Even when you “opt out” of Facebook’’s new “Like” button program, here’s how Facebook still exploits your privacy.

While you have the new feature of “Like Everything” or “Instant Personalization” (or whatever they’re call it) set to “on”, you will be alerted at least once per site whether you want to opt in for that site to be enhanced with “Like” links. You can choose to opt out, so seems safe, right? Or, you can even turn off the feature entirely and not get bugged to make that choice and, again, seems safe, right?


Here’s why:

In order for Facebook to actually know whether you’ve opted in or not on any particular site, the JavaScript they’ve talked all these sites into integrating still has to run on those sites. In other words, when you go to Yelp or Pandora or CNN or other site that has made such an arrangement with Facebook, even if you’ve opted out, Facebook itself still knows you are visiting that site. This is the case a lot of times with many of the Facebook connect login features but at least in that scenario it’s not necessarily the case that live JavaScript is running on those sites served directly by Facebook.

To put it simply, even if you’ve opted out, when you visit such sites then Facebook STILL knows you are visiting the site and will follow your every move on that site. If you think that Facebook is not doing anything with that data, you are fooling yourself.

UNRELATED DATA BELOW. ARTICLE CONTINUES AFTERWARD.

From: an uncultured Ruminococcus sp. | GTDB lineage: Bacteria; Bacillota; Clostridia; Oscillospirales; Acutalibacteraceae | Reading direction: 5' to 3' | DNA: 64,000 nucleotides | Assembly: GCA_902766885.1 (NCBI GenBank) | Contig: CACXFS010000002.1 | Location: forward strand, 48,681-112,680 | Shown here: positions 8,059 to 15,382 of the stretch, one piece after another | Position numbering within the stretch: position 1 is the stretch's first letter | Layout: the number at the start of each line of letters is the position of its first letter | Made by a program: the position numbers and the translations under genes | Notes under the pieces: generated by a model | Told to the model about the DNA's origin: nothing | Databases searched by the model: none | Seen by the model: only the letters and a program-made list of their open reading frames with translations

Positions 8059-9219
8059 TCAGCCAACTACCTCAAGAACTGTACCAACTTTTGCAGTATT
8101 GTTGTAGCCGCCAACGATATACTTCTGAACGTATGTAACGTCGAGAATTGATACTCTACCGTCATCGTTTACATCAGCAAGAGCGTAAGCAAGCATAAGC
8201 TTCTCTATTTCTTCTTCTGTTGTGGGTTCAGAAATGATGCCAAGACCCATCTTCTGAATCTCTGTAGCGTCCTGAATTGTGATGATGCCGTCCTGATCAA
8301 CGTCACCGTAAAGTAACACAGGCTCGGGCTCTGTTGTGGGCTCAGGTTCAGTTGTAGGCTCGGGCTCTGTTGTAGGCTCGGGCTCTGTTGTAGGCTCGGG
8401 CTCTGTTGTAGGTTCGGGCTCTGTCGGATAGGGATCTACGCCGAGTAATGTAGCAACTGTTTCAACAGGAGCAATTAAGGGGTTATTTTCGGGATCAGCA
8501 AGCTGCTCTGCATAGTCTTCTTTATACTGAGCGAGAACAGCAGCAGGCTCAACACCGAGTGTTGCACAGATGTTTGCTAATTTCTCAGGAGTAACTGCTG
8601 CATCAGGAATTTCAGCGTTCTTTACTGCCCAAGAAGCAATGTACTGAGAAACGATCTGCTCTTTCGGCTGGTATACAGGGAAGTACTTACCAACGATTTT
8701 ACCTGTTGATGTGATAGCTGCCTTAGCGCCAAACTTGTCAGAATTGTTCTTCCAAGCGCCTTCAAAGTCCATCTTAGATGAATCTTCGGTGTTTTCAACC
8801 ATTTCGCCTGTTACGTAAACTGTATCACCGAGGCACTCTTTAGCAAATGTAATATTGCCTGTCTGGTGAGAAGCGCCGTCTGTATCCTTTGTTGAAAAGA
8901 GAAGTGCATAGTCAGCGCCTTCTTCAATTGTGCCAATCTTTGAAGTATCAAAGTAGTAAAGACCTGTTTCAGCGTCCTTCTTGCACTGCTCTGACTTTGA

Facebook is competing with Google for eyeballs. Part of the purpose of capturing eyeballs is monetizing them. Google’s largest revenue source is something called AdWords which is supported heavily by a service called Google Analytics which many big sites on the web have deployed. But, in the case of many of those sites embedding Google’s JavaScript, Google doesn’t know who the person behind the browser is. Facebook, on the other hand, DOES know. Even if you are not logged in at the time, they can track you with a cookie and when you log in again they will tie all your surfing habits to YOU. ADVERTISERS WILL LOVE THIS. This is their grand scheme, this is their first step in an attempt to co-opt Google’s share of analytics services and potentially overtake that market by exploiting private surfing habits of members - did you opt into THAT? No? Too bad, you’re opted in whether you like it or not, and all your surfing habits will end up in a database owned by a corporation with a history of mis-managing the privacy of member data.

The kicker is - you have NO IDEA which sites will eventually deploy this hidden Facebook integration.

Given Facebook’s abysmal track record at taking member privacy seriously, do you seriously trust potentially the entire web to be “watched” by Facebook, with Facebook having the unprecedented potential to not only see the surfing habits of people but also tie all those habits to your personal and private info?

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